October 1, 2022

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Financial literacy is key to broader inclusion efforts | Credit Union Journal

Growing up in North Carolina, I was fortunate my parents taught me sound financial habits. Early lessons in the importance of careful spending and saving set me up for later success, and I’m grateful for those teachings. If you’re reading this, you likely had family or other role models who shared those lessons with you early, too.

Rodney Hood is a board member and former chairman of the National Credit Union Administration

Tisara Photography / Steven Halp

But for too many Americans, that’s not the case: They lack a sound grounding in personal financial management, which limits their opportunity to build long-term financial independence.

We talk a lot about the importance of financial inclusion as one key to addressing the persistent social and economic inequities that plague our society. A focus on financial literacy – giving people the knowledge, skills and tools to make the best financial decisions and moves for themselves and their families – must be part of any strategy to encourage greater inclusion in today’s economy. National Financial Literacy Month, which we observe each April, is an opportunity for industry leaders, policymakers, educators and other community leaders to focus on making that strategy a reality.

It’s clear that a lack of understanding of fundamental financial principles can hurt financial inclusion. Those who lack knowledge and skills in personal financial management are less likely to accumulate savings, less likely to take advantage of opportunities to build wealth, and more likely to succumb to the allure of predatory lenders, get-rich-quick schemes and financial scams.

In 2018, the Financial Industry Regulatory Authority conducted a national study of Americans’ financial capability. Among their findings were that nearly half of Americans (46 percent) do not have money set aside to cover three months of expenses in the event of unexpected job loss, and 54 percent have not determined their financial needs for retirement. Moreover, only 34 percent could correctly answer four out of five questions on a basic test of key financial principles such as interest rates, inflation and risk.

The FINRA study also found a growing divide between those who are prospering and those who are struggling to make ends meet. That trend was almost certainly exacerbated in the last year due to the COVID-19 pandemic and sharp economic contraction, in which the most vulnerable were the hardest hit.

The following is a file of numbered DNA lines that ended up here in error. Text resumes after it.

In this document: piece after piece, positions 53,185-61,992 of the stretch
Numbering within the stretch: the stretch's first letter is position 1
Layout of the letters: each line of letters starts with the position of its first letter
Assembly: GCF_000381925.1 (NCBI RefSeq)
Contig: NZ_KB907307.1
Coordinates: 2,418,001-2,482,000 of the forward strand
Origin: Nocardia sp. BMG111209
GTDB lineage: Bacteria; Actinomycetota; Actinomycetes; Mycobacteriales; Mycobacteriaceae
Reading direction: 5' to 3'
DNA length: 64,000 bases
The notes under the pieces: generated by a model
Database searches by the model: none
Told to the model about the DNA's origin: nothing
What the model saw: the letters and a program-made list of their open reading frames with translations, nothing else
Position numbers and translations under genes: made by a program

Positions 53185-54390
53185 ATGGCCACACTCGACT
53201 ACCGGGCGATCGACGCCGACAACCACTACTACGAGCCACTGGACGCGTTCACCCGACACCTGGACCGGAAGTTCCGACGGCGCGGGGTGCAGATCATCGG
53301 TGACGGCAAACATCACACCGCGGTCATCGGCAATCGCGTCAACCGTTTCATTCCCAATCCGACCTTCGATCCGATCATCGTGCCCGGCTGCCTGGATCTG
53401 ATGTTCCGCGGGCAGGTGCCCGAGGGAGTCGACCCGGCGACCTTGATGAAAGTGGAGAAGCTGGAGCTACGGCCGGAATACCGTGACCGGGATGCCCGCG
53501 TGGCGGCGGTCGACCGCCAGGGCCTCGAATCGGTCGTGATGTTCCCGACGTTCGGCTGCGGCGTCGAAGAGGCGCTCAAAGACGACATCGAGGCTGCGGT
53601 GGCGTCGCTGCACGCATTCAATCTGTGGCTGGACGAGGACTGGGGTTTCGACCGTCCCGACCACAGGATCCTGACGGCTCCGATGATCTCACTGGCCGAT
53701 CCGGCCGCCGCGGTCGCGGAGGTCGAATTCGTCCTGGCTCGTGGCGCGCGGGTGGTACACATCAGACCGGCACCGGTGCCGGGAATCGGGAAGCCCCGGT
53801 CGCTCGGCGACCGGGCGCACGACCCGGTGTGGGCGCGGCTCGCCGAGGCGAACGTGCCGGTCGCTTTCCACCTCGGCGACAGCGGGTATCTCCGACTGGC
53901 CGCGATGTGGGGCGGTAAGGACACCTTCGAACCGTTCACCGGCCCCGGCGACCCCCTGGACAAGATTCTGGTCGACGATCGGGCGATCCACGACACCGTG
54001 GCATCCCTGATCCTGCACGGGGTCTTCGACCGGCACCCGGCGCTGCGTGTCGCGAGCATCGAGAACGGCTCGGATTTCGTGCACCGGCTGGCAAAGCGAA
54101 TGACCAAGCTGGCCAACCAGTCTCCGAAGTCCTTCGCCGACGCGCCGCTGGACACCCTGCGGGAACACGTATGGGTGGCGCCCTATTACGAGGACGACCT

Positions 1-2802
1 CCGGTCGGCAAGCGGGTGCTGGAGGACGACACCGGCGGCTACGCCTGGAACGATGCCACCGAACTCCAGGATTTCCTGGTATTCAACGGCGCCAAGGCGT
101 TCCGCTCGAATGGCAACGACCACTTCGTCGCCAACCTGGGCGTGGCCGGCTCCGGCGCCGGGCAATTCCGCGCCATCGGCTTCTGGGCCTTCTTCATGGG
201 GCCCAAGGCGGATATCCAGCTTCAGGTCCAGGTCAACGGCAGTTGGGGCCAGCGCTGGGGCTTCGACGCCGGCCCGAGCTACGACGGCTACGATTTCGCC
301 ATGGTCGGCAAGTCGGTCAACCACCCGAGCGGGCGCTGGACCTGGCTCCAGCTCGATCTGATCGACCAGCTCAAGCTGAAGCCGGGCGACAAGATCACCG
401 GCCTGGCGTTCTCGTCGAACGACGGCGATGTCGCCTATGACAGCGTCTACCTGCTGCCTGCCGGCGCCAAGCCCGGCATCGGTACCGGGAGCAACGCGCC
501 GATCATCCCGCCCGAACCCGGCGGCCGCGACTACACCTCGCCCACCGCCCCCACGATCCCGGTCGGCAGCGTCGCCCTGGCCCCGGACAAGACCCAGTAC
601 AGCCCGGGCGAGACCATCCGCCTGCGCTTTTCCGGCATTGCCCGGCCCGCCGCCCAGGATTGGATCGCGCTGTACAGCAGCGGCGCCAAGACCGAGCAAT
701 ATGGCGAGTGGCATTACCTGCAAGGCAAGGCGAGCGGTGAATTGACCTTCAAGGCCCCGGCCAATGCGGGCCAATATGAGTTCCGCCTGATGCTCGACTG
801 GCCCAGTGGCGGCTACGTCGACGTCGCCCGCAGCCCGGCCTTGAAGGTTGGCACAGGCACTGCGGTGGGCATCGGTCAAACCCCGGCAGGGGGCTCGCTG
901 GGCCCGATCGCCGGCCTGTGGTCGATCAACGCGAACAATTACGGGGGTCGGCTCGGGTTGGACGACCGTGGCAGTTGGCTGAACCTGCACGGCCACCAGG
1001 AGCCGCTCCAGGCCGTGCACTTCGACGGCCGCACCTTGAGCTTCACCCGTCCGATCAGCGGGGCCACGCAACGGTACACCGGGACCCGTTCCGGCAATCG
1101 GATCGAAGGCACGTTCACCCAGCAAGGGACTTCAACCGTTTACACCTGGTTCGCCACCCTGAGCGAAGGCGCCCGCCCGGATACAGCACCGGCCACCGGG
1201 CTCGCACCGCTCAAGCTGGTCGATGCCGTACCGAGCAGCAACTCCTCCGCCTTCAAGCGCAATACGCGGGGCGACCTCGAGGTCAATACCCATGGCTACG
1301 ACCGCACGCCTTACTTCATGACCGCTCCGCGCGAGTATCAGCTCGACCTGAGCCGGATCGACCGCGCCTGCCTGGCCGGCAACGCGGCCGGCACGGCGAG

Meanwhile, a 2020 Federal Deposit Insurance Corp. study found that about 7.1 million U.S. households are “unbanked,” meaning they lack a checking or savings account at an insured financial institution. That number is an improvement over the FDIC’s 2017 findings, but shows we still have a long way to go to get all Americans into the financial system.

A forward-looking financial inclusion strategy will address all of these problems by bringing unbanked Americans under the protective cover of the legitimate financial services industry, while providing them with the financial literacy tools they need to make the most of the products and services available through financial institutions.

Achieving that worthy goal requires a three-pronged approach with leadership from government, the financial services industry and community-oriented organizations.

First, government leadership is important to set long-term goals and provide overall direction. For example, many states have added financial literacy education modules to public school curriculums, giving young people a critical head start on thinking more clearly about their financial goals. Likewise, financial regulatory agencies at both the federal and state levels can make a difference by establishing industry guidelines and encouraging institutions to promote financial literacy to their customers and communities, as we’ve done at the National Credit Union Administration.

The financial services industry can also make a substantial contribution to financial literacy through marketing and education efforts. Credit unions and many local banks already do a great job of this and could serve as a model. While such efforts do represent a cost center, industry leaders should view these costs as a long-term investment in their customer base. After all, customers who are more comfortable and confident with saving and using credit will be better positioned to take out a mortgage to buy a home, shop around for auto loans or even think about starting their own small business. Financial literacy is a critical first step in that direction.

Finally, we must enlist an all-too-often overlooked partner in community-based organizations, including churches, health care providers and other service providers. Sharing information and developing constructive partnerships with these entities can help these organizations to be a force-multiplier when it comes to extending financial literacy and financial inclusion efforts into underserved communities.

I’ve frequently described financial inclusion as “the civil rights challenge of our generation.” Helping people learn to manage their financial lives is inherently empowering, as over time they’ll grow more resilient to life’s inevitable financial shocks while moving up the economic ladder. National Financial Literacy Awareness Month is a good time to assess the effectiveness of our financial inclusion efforts and to focus on how we can continue to improve.